The Kentucky Headhunters start their debut UK tour

A black and white picture of The Kentucky Headhunters standing in a line and smiling.
The Kentucky Headhunters: flying high (finally).

The Kentucky Headhunters make their live debut in the UK performing a handful of summer dates, including the prestigious Ramblin’ Man Fair in Maidstone, Kent on July 24. While the four-piece, formed by brothers, rhythm guitarist and vocalist Richard Young and drummer Fred Young in 1968 in Edmonton, Kentucky, play an average 100 shows a year, they’ve never been able to stray far from their native United States and neighbouring Canada due to Richard Young’s acute fear of flying.

“From when I first saw The Beatles on The Ed Sullivan Show in 1964, I had this desire to come to England, and so when we got the band together, it was only natural we’d want to come over and play,” he tells The Blues. “But I’ve just never been able to get on that plane until now. Although,” he takes a deep breath, “it’s not going to be easy. I lie awake for two hours every night just thinking about how I’m going to do it. But it feels like the stars are aligned, the time is right for us.”

It was his son, John Fred Young, the drummer with hard rockers Black Stone Cherry, who persuaded him to overcome his phobia.

“Black Stone Cherry are joint headliners with Whitesnake at Ramblin’ Man and I couldn’t turn down the chance to play on the same bill as my son in the UK. Two generations of our family on stage together, that’s really special. And the UK, they understand the importance of history, of genealogy so much more than the Americans.”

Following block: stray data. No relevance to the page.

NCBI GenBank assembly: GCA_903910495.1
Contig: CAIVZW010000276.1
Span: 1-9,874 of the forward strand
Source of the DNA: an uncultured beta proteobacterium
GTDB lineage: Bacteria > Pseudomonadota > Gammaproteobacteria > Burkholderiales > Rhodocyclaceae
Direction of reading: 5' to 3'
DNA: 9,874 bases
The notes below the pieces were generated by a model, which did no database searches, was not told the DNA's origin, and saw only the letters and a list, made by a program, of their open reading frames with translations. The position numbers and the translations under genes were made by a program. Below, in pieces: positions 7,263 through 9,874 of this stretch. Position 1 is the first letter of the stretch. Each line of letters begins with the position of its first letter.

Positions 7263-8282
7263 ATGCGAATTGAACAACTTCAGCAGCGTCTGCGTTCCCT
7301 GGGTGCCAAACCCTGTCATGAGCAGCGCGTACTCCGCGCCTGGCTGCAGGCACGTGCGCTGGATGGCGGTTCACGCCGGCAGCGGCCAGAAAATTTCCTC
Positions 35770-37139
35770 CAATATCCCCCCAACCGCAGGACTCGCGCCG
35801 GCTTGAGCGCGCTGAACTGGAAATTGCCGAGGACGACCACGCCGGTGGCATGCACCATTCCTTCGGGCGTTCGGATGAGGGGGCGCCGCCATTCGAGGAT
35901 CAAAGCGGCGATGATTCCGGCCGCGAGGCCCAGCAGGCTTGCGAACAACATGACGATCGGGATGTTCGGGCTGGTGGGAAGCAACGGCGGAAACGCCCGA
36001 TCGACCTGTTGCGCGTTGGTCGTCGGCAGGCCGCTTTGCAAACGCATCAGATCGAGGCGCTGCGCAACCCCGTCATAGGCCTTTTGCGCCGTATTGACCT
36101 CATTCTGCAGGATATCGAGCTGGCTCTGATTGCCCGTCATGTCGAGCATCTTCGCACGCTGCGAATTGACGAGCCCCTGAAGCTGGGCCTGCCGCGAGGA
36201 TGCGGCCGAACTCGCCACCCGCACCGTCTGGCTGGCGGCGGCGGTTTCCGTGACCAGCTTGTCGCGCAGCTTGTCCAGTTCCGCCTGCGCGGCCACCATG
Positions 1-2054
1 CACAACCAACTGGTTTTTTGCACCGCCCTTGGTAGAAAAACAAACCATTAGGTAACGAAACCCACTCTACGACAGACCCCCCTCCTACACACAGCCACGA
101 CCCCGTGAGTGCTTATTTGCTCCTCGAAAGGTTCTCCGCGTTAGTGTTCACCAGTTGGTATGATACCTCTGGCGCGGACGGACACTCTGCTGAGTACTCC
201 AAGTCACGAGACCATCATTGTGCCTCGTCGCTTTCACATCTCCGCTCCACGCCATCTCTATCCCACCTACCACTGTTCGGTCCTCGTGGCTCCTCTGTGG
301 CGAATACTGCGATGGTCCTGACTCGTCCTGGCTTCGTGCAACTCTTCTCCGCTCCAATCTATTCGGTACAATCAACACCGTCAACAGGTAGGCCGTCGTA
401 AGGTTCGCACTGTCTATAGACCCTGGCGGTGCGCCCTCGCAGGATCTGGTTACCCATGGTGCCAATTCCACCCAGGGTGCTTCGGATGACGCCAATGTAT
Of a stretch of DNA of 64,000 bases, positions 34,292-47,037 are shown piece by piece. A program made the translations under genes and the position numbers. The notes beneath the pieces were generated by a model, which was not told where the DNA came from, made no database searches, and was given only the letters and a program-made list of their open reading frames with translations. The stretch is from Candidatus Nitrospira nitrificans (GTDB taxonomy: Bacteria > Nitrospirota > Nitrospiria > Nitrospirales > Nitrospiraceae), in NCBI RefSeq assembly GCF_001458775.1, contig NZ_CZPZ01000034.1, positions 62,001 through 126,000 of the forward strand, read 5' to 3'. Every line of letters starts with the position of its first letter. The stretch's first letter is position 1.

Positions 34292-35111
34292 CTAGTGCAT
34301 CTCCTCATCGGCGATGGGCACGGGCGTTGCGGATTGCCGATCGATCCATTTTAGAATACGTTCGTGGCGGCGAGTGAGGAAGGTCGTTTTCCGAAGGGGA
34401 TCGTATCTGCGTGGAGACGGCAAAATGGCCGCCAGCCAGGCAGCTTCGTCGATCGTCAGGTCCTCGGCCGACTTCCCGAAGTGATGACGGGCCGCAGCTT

The band, with line-up completed by vocalist and bassist Doug Phelps and lead guitarist Greg Martin, will primarily be promoting Meet Me In Bluesland, their 2003 collaboration with the late Johnnie Johnson, issued on Alligator in 2015.

“He lifted us up on to another level,” Young says of Chuck Berry’s pianist. “I mean he lifted everyone he played with… Chuck, Keith Richards, Eric Clapton, there’s no denying that, and we were no exception. When he sat at the piano, he took you somewhere else, so he’s a big hole to fill up on stage. But it’s like he’s riding shotgun with us, I feel like if I just look over at any point, I’ll see his left hand pounding that piano.”

While the band have no plans to premiere new material live, they have been recording tracks for Bluesland’s follow up scheduled for autumn. “We had a studio booked and then our dad passed away, so we couldn’t go in. Then after the funeral my brother said, ‘We should record, it’s what dad would have wanted.’ There were only three days left and you know, we recorded our debut [1989’s Pickin’ On Nashville] in three days due to lack of money, we recorded Meet Me In Bluesland with Johnnie in three days and I’ll be darned, we made another album in those three days that were left. There’s one song, Got Them Old Deep South Blues Again, it cuts across the sky like a flaming jet. In fact the whole album does, it’s blazin’.”

The Kentucky Headhunters play at the Ramblin’ Man Fair in Maidstone, Kent on July 24.